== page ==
We’re in a new year and it’s time to think back on the previous one to determine if any changes need to be made. Many people have New Year’s Resolutions that consist of losing weight or quitting smoking, and while personal health goals are worthy endeavors, it’s also important to think back on your finances to see if you need to make any changes in this aspect of life as well. Review the following to see if you need to make any personal finance changes.
The most common saving needs include the need to save for financial emergencies, college education, and retirement. Experts recommend starting out by saving $100 per month or 10 percent of each paycheck to put toward an emergency fund.
For your children’s college fund, a recommended goal is to think of paying for college in thirds. One third comes from past income (your savings), another third comes from current income at the time tuition needs to be paid (along with grants and scholarships), and the last third will come from future income in the form of loans that will need to be paid back by either you or your children.
As for a retirement fund, Vanguard, an investment management company, says to focus on taking full advantage of any employer match if they offer it and work your way up to saving 12-15% of your pay.
When reviewing your savings, consider the following:
- How much of an emergency fund do you need?
- How much do you need to save for educational costs and how much have you saved?
- If you are not retired, when do you plan to retire?
- How much will you need to save for retirement?
- If you or your spouse are covered by a pension plan, how much retirement income do you expect and when will these benefits begin?
- How much do you expect to receive from Social Security?
- Would you benefit from a retirement planning review?
You will also need to consider a variety of insurance needs during your lifetime. Property/casualty insurance usually includes personal property, homeowners coverage, car insurance, and some others. Personal insurance needs include medical and dental, long-term care, and disability plans. Life insurance needs often change throughout your lifetime and should be reviewed periodically.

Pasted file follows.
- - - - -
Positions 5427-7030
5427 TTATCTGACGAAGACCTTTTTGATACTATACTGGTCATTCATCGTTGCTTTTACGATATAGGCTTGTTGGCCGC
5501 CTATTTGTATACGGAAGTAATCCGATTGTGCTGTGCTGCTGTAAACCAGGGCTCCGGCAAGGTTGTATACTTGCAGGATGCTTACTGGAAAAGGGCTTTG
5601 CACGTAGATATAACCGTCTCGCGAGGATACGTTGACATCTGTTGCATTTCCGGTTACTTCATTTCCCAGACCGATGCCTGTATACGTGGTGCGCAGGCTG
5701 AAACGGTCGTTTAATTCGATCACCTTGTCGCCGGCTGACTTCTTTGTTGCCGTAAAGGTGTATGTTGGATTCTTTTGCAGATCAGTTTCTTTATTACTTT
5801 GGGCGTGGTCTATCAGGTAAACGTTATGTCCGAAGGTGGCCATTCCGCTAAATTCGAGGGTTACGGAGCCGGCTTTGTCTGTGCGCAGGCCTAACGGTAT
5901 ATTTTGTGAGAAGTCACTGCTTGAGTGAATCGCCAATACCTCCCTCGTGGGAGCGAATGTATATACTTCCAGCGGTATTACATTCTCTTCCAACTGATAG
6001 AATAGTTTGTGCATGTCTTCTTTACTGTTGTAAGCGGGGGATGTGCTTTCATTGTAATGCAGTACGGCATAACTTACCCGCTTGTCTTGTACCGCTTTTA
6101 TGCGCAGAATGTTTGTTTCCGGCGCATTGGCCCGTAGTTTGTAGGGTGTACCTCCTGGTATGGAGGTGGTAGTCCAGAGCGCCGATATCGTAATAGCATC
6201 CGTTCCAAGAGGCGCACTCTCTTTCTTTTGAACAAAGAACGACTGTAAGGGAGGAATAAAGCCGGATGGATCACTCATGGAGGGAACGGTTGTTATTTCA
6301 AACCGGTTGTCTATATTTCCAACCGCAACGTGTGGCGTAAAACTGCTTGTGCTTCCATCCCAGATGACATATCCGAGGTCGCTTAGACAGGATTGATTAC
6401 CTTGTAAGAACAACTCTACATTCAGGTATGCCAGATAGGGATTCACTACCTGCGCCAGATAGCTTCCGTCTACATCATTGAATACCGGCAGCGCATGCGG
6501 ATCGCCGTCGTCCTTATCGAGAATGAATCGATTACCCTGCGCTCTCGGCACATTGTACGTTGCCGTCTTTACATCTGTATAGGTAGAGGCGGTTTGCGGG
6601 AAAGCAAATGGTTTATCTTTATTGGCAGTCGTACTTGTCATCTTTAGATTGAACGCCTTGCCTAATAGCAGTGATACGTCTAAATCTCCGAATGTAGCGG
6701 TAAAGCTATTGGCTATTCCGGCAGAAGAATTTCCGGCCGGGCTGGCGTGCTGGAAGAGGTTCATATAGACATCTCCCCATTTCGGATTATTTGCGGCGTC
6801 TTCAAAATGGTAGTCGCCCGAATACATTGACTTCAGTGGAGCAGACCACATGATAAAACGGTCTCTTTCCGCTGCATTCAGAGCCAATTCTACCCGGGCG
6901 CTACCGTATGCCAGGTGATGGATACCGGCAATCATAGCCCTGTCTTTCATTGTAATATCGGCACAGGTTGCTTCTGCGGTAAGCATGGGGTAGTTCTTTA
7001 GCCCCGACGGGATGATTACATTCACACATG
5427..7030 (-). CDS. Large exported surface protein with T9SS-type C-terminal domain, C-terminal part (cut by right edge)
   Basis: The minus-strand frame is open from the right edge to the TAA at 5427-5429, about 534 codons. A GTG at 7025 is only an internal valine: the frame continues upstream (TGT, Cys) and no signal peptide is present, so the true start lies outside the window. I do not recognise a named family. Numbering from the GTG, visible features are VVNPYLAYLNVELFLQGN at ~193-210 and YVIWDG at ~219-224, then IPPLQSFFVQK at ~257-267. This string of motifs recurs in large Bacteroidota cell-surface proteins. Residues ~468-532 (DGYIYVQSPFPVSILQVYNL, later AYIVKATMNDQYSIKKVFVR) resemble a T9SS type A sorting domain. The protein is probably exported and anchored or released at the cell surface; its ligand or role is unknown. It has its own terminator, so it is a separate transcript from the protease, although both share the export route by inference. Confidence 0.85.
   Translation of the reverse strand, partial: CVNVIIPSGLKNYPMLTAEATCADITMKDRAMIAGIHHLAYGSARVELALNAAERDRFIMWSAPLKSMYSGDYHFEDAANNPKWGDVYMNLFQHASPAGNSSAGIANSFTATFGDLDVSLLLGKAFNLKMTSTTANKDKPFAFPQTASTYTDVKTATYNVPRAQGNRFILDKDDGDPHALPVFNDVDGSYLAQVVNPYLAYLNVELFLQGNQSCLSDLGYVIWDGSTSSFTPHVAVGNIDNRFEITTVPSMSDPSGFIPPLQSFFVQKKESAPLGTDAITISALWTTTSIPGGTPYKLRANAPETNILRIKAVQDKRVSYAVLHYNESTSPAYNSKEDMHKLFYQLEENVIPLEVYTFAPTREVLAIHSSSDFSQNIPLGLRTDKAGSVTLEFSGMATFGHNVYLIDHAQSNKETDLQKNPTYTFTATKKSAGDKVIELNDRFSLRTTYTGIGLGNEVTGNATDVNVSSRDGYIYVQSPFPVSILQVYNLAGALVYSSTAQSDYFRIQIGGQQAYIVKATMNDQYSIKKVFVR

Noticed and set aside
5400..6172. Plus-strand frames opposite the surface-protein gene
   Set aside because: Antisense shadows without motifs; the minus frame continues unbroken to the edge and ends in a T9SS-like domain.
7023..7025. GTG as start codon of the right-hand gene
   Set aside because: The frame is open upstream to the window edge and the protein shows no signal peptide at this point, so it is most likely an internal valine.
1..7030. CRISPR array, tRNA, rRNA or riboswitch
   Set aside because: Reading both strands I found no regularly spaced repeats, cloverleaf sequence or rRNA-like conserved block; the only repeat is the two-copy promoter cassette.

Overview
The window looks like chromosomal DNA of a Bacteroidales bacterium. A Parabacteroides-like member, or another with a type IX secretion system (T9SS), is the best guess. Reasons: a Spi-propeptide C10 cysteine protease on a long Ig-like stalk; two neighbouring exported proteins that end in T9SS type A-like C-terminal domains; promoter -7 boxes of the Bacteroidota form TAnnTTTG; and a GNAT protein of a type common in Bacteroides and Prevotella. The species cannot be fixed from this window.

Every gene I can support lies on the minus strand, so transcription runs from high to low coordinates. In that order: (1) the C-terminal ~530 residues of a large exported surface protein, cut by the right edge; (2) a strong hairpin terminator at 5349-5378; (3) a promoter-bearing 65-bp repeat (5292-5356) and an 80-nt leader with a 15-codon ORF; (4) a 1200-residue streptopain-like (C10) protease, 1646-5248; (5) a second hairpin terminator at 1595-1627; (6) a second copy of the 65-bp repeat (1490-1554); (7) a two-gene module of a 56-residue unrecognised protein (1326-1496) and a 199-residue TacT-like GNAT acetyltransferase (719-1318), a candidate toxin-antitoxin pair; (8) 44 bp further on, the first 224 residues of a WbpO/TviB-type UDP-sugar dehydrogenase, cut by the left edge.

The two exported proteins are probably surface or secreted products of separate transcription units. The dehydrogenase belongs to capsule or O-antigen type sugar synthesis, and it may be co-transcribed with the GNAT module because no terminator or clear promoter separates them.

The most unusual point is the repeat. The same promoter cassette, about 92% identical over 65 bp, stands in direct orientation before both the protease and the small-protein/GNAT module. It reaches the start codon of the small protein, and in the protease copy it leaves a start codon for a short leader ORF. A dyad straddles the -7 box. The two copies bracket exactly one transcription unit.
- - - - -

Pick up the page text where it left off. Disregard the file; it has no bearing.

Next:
When reviewing your insurance, consider the following:
- Do you need to review your property/casualty insurance coverage?
- Do you need to review your health, dental, disability or long-term care needs?
- Have there been any big events in your life lately? Such as a wedding, new baby, or divorce? You may benefit in a review of your current life insurance needs.
Life insurance needs often change throughout your lifetime and should be reviewed periodically.
Estate planning encompasses many things the main being identifying, prioritizing, and achieving your family and charitable giving goals. Since needs, wants, and tax laws can change over time, your existing estate plan should be reviewed periodically.
When reviewing your existing estate plan, consider the following:
- When was the last time your wills and trusts were reviewed?
- Does your attorney need to review/prepare any other legal documents such as a power of attorney or a living will?
- Do you need to review ownership and beneficiary arrangements for life insurance, annuities, pension plans and Individual Retirement Accounts?
- If you own a closely-held business, when was the last time your succession plan was reviewed?
- Have you estimated estate liquidity needs for final expenses, legal and probate costs, any federal or state inheritance taxes, loan repayment and family income needs?
- If your estate may be subject to federal estate taxation, are you utilizing any gifting strategies?
- Would your family benefit from an irrevocable life insurance trust?
Do your finances need some adjustment?
After reviewing your finances, if you are in need of changes make a plan to accomplish these new goals. Work with a financial advisor if you have one. They can go over your goals with you and recommend strategies that can help you achieve your financial objectives.